mainmenu_option: A verb that makes the next comment into a heading. I cannot explain enough how odd this seems to me.
bool: Boolean (yes/no) configuration option. This verb is always followed by a question and a configuration variable to put the result (“y” or “n”) in.
tristate: A value similar to a bool but with the additional “make as module” possibility denoted as “m”. This is applicable only to device drivers.
if... fi: A conditional block that is evaluated only if a certain configuration variable is set.
bool 'Random driver support' CONFIG_RANDOM(Please note here that a' is used as the quote character. This can be easy to miss.)
If your configuration option relies on another to be set, this model becomes more complicated. You will need to surround your options with an if ... fi block that tests the prerequisite option. There are a number of examples in the assorted configuration files to help you with this process; when in doubt, copy. One final word: you should be aware that this file is used not only to generate the selection lists in the configuration processes, but also to generate the include/linux/autoconf.h file. In order to preserve the readability of that file, you should be careful that options you add do not come after other subheadings or the configuration option will not appear in the right place when that file is generated. (Of course, it will still work no matter where it is in the file, but for readability, this is something to consider.)
Fast/Flexible Linux OS Recovery
On Demand Now
In this live one-hour webinar, learn how to enhance your existing backup strategies for complete disaster recovery preparedness using Storix System Backup Administrator (SBAdmin), a highly flexible full-system recovery solution for UNIX and Linux systems.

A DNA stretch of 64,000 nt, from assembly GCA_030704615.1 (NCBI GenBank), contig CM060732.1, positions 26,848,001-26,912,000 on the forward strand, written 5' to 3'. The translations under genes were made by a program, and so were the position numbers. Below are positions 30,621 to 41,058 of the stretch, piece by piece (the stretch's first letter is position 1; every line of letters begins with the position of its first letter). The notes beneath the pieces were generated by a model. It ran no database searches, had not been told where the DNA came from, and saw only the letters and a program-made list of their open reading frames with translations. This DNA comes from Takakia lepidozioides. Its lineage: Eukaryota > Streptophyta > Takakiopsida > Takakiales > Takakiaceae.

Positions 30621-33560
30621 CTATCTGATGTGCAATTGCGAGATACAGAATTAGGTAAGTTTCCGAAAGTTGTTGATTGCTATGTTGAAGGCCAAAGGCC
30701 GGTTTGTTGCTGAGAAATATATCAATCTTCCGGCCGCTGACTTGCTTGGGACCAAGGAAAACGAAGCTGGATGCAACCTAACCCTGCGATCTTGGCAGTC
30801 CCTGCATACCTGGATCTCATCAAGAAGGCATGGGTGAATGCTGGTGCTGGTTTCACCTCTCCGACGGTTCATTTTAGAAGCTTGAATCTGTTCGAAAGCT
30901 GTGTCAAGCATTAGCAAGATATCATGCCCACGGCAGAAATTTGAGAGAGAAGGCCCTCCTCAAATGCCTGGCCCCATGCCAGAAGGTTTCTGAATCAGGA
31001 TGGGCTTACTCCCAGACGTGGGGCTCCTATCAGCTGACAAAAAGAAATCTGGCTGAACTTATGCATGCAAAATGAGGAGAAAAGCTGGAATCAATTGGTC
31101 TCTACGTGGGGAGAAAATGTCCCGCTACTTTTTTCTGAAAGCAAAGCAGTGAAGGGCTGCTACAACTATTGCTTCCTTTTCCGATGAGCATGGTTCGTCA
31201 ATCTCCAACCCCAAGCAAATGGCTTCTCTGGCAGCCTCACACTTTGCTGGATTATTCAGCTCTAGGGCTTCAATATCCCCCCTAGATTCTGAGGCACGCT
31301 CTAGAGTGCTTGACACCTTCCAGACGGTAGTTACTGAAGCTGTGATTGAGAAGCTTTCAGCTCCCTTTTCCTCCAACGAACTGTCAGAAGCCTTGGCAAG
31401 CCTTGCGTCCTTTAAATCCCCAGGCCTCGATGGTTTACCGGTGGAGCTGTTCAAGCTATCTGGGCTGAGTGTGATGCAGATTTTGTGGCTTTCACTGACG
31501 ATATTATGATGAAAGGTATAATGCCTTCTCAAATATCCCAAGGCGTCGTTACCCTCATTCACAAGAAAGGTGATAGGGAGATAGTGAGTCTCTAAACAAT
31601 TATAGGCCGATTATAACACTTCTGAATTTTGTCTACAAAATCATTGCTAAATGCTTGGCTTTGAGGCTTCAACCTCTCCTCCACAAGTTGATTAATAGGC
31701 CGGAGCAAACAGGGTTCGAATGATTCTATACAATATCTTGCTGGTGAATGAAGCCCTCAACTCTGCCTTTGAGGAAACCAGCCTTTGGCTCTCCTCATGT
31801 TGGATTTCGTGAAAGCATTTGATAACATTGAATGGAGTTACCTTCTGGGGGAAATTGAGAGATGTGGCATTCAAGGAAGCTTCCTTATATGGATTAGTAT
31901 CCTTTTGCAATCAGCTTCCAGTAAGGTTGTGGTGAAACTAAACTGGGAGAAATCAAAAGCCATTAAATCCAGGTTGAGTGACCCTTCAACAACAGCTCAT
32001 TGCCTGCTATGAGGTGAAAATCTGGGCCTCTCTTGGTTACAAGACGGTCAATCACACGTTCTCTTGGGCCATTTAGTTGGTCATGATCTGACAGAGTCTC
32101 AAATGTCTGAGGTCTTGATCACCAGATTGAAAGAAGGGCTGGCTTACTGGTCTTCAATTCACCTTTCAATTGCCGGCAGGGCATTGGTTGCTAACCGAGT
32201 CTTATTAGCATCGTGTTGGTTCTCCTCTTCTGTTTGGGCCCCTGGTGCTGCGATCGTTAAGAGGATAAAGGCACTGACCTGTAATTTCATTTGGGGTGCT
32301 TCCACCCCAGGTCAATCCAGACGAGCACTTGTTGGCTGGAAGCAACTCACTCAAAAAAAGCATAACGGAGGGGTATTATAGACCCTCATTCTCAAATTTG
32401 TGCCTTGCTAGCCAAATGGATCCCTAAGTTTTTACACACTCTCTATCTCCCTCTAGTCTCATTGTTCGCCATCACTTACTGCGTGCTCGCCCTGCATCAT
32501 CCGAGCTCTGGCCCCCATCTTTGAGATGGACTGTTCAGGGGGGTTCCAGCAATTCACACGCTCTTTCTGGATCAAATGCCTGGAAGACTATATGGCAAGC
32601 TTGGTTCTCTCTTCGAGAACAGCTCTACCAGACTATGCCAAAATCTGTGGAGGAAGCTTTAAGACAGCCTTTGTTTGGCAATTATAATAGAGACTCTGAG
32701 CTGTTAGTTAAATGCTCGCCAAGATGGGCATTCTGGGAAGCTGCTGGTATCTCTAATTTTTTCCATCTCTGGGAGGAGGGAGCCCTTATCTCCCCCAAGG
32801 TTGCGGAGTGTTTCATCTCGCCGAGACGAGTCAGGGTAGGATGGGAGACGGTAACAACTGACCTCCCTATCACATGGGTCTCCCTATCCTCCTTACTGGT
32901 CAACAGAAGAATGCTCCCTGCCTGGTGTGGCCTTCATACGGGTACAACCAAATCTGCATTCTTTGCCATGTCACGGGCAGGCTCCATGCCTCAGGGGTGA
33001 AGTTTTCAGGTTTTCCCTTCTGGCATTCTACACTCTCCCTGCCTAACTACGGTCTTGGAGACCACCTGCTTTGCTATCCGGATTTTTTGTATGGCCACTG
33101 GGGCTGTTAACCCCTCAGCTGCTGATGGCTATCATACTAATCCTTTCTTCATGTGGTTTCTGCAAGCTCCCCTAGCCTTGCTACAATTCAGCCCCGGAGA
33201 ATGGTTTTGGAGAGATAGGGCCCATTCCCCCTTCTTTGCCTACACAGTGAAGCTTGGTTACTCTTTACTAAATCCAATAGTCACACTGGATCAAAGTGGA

Join Linux Journal's Shawn Powers and David Huffman, President/CEO, Storix, Inc.
Free to Linux Journal readers.Register Now!
- Download "Linux Management with Red Hat Satellite: Measuring Business Impact and ROI"
- Chris Birchall's Re-Engineering Legacy Software (Manning Publications)
- Petros Koutoupis' RapidDisk
- ServersCheck's Thermal Imaging Camera Sensor
- The Italian Army Switches to LibreOffice
- Linux Mint 18
- The FBI and the Mozilla Foundation Lock Horns over Known Security Hole
- Oracle vs. Google: Round 2
- Varnish Software's Varnish Massive Storage Engine
- Firefox 46.0 Released
Until recently, IBM’s Power Platform was looked upon as being the system that hosted IBM’s flavor of UNIX and proprietary operating system called IBM i. These servers often are found in medium-size businesses running ERP, CRM and financials for on-premise customers. By enabling the Power platform to run the Linux OS, IBM now has positioned Power to be the platform of choice for those already running Linux that are facing scalability issues, especially customers looking at analytics, big data or cloud computing.
￼Running Linux on IBM’s Power hardware offers some obvious benefits, including improved processing speed and memory bandwidth, inherent security, and simpler deployment and management. But if you look beyond the impressive architecture, you’ll also find an open ecosystem that has given rise to a strong, innovative community, as well as an inventory of system and network management applications that really help leverage the benefits offered by running Linux on Power.Get the Guide